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Land Trust Seeks to Purchase South L.A. Community Garden

April 15, 2006|Cynthia H. Cho | Times Staff Writer

Years of legal battles over a community garden in South Los Angeles may finally end if a deal for the Trust for the Public Land to purchase the property comes to fruition.

The land has been entangled in one legal wrangle after another since the mid-1980s. The latest involves the pending eviction of about 350 low-income families, mostly emigrants from Mexico and Central America, who grow fruits and vegetables uncommon in the U.S. -- such as spinach-like quelite, a pear-shaped light green squash called chayote and prickly pear cactus.

Bob Reid, Los Angeles area director for the national nonprofit, said Friday that the trust had signed a contract this week with landowner Ralph Horowitz that gives it the option to buy the property.

The trust would buy about 10 of the parcel's 14 acres, Reid said. And Horowitz is set to give the remainder to the city to build soccer fields.

Horowitz said Friday that he would have used the property for an industrial development, but agreed to give the nonprofit the option to buy the land because he thought its plans had merit.

"They agreed to turn it into a public-use property, to change it around from the way it's being run now," he said. "Now, it's not for public use. It's a bunch of individuals who have individual plots and use it indefinitely for themselves."

Reid said it was too early to determine if the organization would change the way the community garden operates. But, he added, if the Trust for Public Land acquires the garden, the farmers would not be evicted. He said the nonprofit hopes to "preserve and enhance" the community garden.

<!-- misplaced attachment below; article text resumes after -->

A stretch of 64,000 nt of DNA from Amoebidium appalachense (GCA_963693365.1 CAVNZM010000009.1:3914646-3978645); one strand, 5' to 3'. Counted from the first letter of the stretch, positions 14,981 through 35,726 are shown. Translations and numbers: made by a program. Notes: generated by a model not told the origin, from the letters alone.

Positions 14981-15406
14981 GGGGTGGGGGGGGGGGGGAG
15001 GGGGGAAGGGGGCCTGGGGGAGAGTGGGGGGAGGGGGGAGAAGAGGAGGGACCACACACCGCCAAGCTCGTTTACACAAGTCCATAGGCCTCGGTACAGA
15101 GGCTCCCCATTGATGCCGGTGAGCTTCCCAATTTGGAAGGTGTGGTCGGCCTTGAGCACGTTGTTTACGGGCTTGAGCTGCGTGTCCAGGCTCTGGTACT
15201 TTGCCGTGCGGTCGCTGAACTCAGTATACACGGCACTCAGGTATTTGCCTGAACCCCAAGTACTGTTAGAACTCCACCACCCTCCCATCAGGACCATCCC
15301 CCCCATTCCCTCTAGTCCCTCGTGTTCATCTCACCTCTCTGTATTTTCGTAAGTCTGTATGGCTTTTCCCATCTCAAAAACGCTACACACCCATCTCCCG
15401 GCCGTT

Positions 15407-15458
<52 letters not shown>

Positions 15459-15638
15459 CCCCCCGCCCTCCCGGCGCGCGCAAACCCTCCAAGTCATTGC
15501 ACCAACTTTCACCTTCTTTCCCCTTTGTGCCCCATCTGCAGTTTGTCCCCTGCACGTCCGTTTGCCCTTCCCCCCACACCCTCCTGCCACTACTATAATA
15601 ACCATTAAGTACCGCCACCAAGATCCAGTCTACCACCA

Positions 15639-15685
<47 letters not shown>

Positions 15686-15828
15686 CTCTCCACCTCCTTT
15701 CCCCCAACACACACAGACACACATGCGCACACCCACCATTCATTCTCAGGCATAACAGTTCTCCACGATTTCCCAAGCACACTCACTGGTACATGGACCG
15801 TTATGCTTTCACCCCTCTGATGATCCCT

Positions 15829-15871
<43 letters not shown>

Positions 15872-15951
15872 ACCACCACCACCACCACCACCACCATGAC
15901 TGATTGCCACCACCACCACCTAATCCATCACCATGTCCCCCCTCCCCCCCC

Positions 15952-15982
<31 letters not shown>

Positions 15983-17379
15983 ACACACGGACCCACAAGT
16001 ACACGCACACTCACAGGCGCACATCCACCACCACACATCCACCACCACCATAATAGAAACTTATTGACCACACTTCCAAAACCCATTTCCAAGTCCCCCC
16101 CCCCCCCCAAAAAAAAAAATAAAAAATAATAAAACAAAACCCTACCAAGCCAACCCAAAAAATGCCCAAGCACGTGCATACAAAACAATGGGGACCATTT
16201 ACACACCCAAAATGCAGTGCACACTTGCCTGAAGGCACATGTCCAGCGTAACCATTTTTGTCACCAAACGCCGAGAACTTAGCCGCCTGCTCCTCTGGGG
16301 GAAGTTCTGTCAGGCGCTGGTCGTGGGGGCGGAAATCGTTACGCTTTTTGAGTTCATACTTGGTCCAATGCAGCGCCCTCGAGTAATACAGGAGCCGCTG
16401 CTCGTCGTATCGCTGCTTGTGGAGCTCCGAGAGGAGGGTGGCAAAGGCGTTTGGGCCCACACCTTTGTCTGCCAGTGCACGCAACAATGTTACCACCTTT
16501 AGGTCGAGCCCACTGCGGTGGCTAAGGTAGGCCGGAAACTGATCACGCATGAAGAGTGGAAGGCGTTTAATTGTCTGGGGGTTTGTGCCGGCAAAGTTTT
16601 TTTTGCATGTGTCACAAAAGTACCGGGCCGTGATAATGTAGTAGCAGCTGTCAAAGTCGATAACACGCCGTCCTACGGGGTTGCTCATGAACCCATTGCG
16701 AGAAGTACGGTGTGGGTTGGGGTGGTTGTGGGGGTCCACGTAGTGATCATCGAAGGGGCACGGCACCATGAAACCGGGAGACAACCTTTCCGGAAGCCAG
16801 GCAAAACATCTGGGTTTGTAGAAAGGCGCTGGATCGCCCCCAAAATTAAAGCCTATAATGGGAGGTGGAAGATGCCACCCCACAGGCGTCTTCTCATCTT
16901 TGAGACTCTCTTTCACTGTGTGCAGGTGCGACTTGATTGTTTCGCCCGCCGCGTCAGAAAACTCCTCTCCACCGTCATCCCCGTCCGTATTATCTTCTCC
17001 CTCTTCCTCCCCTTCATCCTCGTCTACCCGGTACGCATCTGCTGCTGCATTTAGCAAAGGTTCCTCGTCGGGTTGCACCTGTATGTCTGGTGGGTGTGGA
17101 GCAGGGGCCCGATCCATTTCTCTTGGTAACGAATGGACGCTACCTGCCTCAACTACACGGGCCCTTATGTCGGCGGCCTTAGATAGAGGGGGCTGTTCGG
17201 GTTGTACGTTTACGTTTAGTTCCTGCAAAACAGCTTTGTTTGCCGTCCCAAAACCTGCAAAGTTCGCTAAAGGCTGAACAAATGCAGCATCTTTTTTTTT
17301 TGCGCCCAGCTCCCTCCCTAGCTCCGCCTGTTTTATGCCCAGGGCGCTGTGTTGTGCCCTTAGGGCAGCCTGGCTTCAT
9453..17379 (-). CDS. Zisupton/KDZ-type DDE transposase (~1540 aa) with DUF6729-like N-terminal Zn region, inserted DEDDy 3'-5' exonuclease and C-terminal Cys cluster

"We really want to grow the community," he said.

He would not say how much the trust offered for the property -- only that it was fair market value -- and added that the trust has 30 days to raise the funds. He said the organization is looking for donors to contribute to the purchase price.

The legal disputes began in the 1980s when the city used eminent domain to purchase the 14 acres from Horowitz in order to build a trash-burning facility. But after community activists defeated the incineration plant, the city loaned the property to the Los Angeles Regional Food Bank, which turned it into a community garden after the 1992 riots.

The city sold the parcel to the Harbor Department in 1994 as part of the Alameda Corridor development. Only a portion was used and the garden remained. But Horowitz sued over the sale, arguing that he should have been given a chance to buy back the land when the city scrapped the incinerator project.

In a private meeting in August 2003, the city sold the 14 acres back to Horowitz for $5 million.

The farmers and their supporters then sued the city for what they believed was an unfair and secretive deal.

That, in turn, led to a Superior Court order halting the planned demolition of the garden in 2004, but that order was reversed by an appeals court that summer. The farmers then petitioned the state Supreme Court, which in October declined to hear the case.

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